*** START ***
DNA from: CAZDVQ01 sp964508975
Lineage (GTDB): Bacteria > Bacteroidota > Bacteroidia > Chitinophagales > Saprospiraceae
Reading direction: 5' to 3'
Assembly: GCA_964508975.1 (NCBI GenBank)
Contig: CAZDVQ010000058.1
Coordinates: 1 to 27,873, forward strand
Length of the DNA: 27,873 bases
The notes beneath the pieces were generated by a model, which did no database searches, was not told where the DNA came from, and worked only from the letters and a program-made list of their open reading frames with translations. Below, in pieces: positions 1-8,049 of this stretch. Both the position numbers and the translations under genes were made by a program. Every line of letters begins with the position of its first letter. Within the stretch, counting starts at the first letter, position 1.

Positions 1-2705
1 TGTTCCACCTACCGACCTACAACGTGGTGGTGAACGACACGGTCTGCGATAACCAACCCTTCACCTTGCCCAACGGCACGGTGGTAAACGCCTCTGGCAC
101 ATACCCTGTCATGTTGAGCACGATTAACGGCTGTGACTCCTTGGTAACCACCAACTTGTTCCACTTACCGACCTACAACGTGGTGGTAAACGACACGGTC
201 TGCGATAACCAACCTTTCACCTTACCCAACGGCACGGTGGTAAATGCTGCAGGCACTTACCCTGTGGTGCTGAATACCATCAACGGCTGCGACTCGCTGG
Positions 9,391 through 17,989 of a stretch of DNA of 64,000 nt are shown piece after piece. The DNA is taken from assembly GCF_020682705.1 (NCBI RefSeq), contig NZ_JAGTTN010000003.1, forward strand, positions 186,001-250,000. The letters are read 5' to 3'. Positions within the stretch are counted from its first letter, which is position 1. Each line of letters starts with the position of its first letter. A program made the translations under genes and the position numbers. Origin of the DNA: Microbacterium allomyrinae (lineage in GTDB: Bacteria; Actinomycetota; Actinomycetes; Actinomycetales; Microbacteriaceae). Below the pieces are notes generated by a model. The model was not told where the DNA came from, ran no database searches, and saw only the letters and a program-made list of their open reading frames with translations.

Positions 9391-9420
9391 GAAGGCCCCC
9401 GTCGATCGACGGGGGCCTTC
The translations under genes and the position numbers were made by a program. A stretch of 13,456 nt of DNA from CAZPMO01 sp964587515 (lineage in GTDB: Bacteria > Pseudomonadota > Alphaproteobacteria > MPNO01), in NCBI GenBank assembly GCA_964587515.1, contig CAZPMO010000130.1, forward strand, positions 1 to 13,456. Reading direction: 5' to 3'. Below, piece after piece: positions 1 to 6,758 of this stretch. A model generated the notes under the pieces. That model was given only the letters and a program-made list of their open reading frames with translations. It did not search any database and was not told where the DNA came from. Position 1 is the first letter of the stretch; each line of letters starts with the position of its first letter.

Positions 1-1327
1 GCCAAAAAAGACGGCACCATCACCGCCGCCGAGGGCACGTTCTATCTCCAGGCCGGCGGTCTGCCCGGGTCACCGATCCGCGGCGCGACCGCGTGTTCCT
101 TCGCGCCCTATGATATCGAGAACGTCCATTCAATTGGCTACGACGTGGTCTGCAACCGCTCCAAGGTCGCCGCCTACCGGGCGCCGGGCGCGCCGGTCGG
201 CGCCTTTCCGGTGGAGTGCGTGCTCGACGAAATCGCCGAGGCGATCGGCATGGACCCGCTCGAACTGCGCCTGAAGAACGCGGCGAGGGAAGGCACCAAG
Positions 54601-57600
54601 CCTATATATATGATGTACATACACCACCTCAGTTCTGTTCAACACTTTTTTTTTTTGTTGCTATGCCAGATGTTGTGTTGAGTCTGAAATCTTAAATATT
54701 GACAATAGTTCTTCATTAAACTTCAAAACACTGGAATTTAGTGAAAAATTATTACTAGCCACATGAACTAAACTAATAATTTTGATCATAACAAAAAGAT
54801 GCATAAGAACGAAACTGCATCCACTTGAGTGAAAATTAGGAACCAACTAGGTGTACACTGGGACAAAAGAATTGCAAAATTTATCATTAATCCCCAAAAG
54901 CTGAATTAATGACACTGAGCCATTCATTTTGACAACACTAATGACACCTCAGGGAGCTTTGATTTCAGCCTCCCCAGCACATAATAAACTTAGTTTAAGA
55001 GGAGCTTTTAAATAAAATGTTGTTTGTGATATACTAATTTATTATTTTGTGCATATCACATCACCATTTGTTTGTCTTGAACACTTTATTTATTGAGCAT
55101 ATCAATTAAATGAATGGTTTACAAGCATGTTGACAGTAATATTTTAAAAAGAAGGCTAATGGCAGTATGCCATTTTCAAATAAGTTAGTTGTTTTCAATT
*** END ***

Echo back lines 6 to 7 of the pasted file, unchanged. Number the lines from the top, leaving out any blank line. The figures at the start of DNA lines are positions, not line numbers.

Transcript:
Coordinates: 1 to 27,873, forward strand
Length of the DNA: 27,873 bases